Historically, the USPTO has taken a much more permissive approach to the patenting of CIIs than the EPO. Unlike Europe, US patent law does not explicitly exclude any particular types of subject matter from patentabiliy. Rather, 35 U.S. Code § 101 defines patent-eligible subject matter as comprising “any new and useful process, machine, manufacture, or composition of matter, or any new and useful improvement thereof”. Exceptions from patent-eligibility have been defined over the years by the courts. These “judicial exceptions” comprise laws of nature, natural phenomena and abstract ideas, the latter in particular being relevant to CIIs/AI.
Current USPTO practice regarding subject matter eligibility is based on the Revised Patent Subject Matter Eligibility Guidance of 2019, the eligibility test being explained in more detail in the Manual of Patent Examining Procedure (MPEP § 2106) – see the following items: Item 1; Item 2.
The revised guidance is based on judgments given by the Supreme Court and the Federal Circuit in a number of cases, most significantly Alice V. CLS Bank International & Mayo V. Prometheus Laboratories, concerning subject matter eligibility and judicial exceptions. The current test for eligibility is often referred to as the “Alice test” or “Alice/Mayo test”.
USPTO reports and resources (including the preceding links) regarding AI can be found here. A USPTO report, “Public Views on Artificial Intelligence and Intellectual Property Policy”, October 2020 confirms that AI inventions are treated like any other invention, by using the Alice test to determine patent-eligibility.
A detailed discussion of the Alice test is beyond the scope of this article and reference should be made to MPEP § 2106 (see above). Stated very briefly however, a claim that is directed at least in part to an abstract idea (mathematical concepts, certain methods of organizing human activity and mental processes) may avoid exclusion if the claim recites “additional elements that amount to significantly more than the judicial exception”.
Examples that would not avoid exclusion are:
- Merely including instructions to implement the abstract idea on a computer, or using the computer as a tool to perform the abstract idea,
- Adding insignificant extra-solution activity to the judicial exception,
- Generally linking the use of a judicial exception to a particular technological environment or field of use.
Exclusion may be avoided if the claim relates to a practical application such as an improvement in the functioning of a computer, a particular treatment for a disease or medical condition, or an application of the judicial exception to a particular technological field.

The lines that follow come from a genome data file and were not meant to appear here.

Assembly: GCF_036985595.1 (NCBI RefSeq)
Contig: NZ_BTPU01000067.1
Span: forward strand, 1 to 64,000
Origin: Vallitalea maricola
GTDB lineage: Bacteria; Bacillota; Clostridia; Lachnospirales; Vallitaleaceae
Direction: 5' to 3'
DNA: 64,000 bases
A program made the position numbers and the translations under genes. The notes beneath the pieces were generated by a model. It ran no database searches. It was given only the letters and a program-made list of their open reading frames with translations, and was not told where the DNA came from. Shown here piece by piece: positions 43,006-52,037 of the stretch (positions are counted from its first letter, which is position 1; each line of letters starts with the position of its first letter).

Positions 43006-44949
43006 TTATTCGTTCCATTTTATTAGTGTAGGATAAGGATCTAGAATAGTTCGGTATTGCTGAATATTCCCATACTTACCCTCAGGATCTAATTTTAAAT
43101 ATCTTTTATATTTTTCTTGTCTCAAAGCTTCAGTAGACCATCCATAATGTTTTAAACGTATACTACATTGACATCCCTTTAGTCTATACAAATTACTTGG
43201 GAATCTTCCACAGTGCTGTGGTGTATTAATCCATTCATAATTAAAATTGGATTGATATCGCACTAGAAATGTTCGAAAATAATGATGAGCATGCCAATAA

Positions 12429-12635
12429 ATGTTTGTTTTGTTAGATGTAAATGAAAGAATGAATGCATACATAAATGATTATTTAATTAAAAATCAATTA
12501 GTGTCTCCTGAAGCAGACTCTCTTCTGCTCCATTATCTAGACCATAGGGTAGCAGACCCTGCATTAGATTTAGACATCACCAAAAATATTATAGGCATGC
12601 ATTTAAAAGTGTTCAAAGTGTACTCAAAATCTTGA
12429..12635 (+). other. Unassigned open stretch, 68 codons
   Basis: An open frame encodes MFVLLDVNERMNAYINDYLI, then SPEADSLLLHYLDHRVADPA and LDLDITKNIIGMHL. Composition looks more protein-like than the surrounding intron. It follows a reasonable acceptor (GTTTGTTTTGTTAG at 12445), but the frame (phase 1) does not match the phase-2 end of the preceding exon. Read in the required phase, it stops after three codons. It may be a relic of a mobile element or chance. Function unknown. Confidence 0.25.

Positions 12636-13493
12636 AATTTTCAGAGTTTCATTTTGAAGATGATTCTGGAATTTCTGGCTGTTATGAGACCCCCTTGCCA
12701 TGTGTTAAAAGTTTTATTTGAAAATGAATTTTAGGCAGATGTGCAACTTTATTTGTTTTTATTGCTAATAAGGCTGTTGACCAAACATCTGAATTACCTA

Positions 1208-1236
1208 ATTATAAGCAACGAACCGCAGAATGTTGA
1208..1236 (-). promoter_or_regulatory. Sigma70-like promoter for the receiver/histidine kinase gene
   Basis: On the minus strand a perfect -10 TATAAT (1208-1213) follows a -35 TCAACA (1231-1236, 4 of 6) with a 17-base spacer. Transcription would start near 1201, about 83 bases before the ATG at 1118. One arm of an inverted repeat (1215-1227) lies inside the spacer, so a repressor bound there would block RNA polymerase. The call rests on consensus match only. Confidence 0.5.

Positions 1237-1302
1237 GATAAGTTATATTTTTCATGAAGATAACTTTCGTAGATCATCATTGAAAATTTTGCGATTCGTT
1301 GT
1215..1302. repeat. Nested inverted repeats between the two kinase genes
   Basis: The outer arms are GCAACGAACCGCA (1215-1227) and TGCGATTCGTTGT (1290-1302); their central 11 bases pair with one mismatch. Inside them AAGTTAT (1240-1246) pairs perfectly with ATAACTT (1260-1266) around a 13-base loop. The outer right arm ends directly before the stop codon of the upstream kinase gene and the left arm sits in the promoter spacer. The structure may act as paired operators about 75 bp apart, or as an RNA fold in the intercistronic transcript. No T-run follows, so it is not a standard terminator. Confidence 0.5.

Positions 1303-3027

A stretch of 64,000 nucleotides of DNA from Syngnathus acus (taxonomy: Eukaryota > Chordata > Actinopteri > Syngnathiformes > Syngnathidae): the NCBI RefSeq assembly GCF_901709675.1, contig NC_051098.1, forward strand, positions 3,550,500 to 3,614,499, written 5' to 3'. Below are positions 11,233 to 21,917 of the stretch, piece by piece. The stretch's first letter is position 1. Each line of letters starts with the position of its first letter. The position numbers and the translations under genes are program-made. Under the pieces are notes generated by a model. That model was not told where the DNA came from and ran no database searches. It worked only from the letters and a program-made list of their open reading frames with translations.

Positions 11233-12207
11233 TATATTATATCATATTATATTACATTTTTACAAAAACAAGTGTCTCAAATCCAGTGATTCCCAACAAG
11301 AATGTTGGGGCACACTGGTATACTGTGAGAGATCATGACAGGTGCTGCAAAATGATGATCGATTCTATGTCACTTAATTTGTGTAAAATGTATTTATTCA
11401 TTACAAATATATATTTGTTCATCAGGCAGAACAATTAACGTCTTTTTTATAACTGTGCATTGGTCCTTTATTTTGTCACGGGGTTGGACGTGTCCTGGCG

Anecdotal evidence suggests that the 2019 guidance initially was applied very strictly by the USPTO, perhaps trending towards the EPO position, but that recently this trend has reversed somewhat. It remains to be seen how the US courts will view patents granted under the current guidance.
Patents provide a valuable form of protection for certain aspects of AI technology.
AI algorithms in themselves are generally not patentable in either Europe or the USA, being excluded as comprising no more than a mathematical method, computer program or abstract idea, regardless of novelty.
Practical applications of AI methodologies are potentially patentable. In Europe this requires the presence of a novel and inventive “technical effect”, which generally excludes (for example) purely business-oriented applications. European practice in this regard is quite well-established and stable. US practice remains more permissive than European practice in terms of potentially patentable applications of AI, but is still in a state of flux following Alice, Mayo and the 2019 Guidance.
Any AI technology that is patentable in Europe is likely to be patentable in the USA (subject to differing practice re novelty and obviousness), but the reverse will not be true in all cases.
Can We Help You?
We would be pleased to provide more detailed information and to discuss individual cases – we take a very proactive approach to help our clients and their outside counsel get the best out of European IP systems and we welcome being able to provide early, and commercially useful, input to decisions on protection strategies in Europe.
Please contact Avir Patel for further information on how we can assist your business.
Avir Patel, Head Of Patent Practice
T. +44 (0)208 390 3775